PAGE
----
Lost in Datafication? - A Typology of (Emotion) Data Contextualization

  • Jörg LehmannEmail author
  • Elisabeth Huber


This article elaborates on the meaning of “context” for data created in interdisciplinary research on emotions. Particularly with regard to the potential reuse of scientific data, the elicitation of contexts can contribute to a better assessment of emotion data. Beyond a discussion of social scientific conceptualizations of “context” focusing on the situational and cultural contexts and their respective interrelations, this article presents the findings of an empirical study on datafication processes in interdisciplinary emotion research. Based on 123 survey responses and 15 in-depth interviews, a multitude of contextual dimensions will be reviewed. The typology of contexts, ranging from method-specific aspects and researchers’ subjectivities to the contextual embeddedness of the research objects, provides a schema suitable for various epistemological approaches. The proposed typology can serve as a framework for emotion researchers to reflect on their research practice and interactions with research participants. The empirical findings also show the limitations of contextualization pertaining to tacit knowledge, implicit knowledge, embodied emotions and ethical considerations. The article concludes with suggestions for further research, pointing to intercultural settings, the integration of contexts and particular scenarios for data reuse.


Data reuse Contextualization Emotion research Interdisciplinarity Typology of contexts 



The authors would like to thank Prof. Dr. Thomas Stodulka for his advice during the writing of this article.


This study was funded by the H2020 LEIT Information and Communication Technologies programme, grant number 732340.

Compliance with Ethical Standards

Conflict of Interest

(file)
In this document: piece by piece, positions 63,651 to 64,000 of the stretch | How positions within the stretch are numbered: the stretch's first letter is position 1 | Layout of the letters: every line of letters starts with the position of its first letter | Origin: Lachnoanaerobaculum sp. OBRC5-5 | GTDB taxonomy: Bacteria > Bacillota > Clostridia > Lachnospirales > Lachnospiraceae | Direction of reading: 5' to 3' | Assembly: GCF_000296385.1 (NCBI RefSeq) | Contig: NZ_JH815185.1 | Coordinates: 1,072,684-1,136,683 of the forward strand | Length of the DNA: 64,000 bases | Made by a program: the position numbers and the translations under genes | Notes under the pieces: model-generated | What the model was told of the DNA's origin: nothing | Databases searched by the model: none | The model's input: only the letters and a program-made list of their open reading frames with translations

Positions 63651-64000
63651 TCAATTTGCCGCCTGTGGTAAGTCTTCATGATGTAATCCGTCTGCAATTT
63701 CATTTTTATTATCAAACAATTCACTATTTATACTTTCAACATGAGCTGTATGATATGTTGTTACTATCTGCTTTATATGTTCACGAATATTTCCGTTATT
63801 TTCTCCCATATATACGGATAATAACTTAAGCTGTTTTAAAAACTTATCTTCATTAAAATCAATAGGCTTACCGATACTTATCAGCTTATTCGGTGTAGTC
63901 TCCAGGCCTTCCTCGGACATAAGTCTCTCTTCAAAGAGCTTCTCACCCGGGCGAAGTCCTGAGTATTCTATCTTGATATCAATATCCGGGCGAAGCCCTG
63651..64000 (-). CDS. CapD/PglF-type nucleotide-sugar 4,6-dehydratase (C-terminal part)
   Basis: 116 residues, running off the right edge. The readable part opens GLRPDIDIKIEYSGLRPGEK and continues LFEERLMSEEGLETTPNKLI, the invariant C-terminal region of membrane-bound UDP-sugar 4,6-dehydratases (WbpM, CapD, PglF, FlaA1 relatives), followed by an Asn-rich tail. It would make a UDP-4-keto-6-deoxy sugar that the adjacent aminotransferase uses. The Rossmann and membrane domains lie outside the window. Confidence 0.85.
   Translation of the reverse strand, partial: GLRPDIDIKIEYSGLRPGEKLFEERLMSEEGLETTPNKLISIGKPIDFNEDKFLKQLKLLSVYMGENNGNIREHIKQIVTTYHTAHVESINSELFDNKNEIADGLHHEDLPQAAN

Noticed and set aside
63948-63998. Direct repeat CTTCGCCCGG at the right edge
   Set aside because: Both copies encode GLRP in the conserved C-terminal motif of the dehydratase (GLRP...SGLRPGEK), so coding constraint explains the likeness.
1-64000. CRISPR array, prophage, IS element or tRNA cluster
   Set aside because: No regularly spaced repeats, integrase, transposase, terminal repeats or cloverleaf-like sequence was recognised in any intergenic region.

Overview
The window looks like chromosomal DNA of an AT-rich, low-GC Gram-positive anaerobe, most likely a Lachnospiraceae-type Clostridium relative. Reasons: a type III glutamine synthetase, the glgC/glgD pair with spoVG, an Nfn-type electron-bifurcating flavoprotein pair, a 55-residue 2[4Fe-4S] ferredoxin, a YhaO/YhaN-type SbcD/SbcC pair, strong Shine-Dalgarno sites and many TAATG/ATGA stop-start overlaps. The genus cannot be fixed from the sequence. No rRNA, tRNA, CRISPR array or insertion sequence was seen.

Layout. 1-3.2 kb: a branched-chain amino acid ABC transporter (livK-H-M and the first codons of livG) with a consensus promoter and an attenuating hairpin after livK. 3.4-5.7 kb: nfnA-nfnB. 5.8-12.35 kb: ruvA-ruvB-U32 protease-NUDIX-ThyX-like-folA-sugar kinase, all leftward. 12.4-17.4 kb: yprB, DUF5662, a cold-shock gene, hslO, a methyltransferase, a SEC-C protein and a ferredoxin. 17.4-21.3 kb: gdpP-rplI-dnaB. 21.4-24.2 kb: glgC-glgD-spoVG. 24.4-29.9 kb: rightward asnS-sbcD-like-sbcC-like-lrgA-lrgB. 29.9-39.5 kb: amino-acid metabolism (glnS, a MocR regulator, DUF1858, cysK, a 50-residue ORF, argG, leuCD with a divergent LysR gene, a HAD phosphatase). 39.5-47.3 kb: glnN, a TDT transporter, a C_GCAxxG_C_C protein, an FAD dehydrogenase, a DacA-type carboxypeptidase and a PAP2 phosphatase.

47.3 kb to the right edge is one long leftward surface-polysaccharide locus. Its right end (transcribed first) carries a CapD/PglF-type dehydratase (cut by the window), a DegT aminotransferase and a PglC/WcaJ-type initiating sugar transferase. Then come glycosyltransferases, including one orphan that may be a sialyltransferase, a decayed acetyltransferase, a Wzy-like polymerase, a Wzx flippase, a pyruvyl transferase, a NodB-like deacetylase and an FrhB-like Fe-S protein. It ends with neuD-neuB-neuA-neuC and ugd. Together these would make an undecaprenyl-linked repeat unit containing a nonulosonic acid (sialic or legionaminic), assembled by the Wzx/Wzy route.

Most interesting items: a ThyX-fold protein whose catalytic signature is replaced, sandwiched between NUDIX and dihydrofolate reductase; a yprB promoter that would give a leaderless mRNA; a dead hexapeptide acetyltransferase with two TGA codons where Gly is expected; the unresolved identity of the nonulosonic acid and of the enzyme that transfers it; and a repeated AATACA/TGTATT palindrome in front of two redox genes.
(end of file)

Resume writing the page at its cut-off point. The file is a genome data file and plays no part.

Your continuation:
The authors declare that they have no conflict of interest.

Ethical Approval

All procedures performed in studies involving human participants were in accordance with the ethical standards of the institutional and/or national research committee and with the 1964 Helsinki declaration and its later amendments or comparable ethical standards.

Ethical Approval

This article does not contain any studies with animals performed by any of the authors.

Informed Consent

Informed consent was obtained from all individual participants included in the study.


  1. Barrett, L. F., Mesquita, B., & Gendron, M. (2011). Context in emotion perception. Current Directions in Psychological Science, 20(5), 286–290.CrossRefGoogle Scholar
  2. Barth, F. (2002). An anthropology of knowledge. Current Anthropology, 43(1), 1–18.CrossRefGoogle Scholar
  3. Beatty, A. (2013). Current emotion research in anthropology: Reporting the field. Emotion Review, 5(4), 414–422.CrossRefGoogle Scholar
  4. Bishop, L., & Kuula-Luumi, A. (2017). Revisiting qualitative data reuse: A decade on. SAGE Open, 7(1), 1–15.CrossRefGoogle Scholar
  5. Boellstorff, T., & Lindquist, J. (2004). Bodies of emotion: Rethinking culture and emotion through Southeast Asia. Ethnos, 69(4), 437–444.CrossRefGoogle Scholar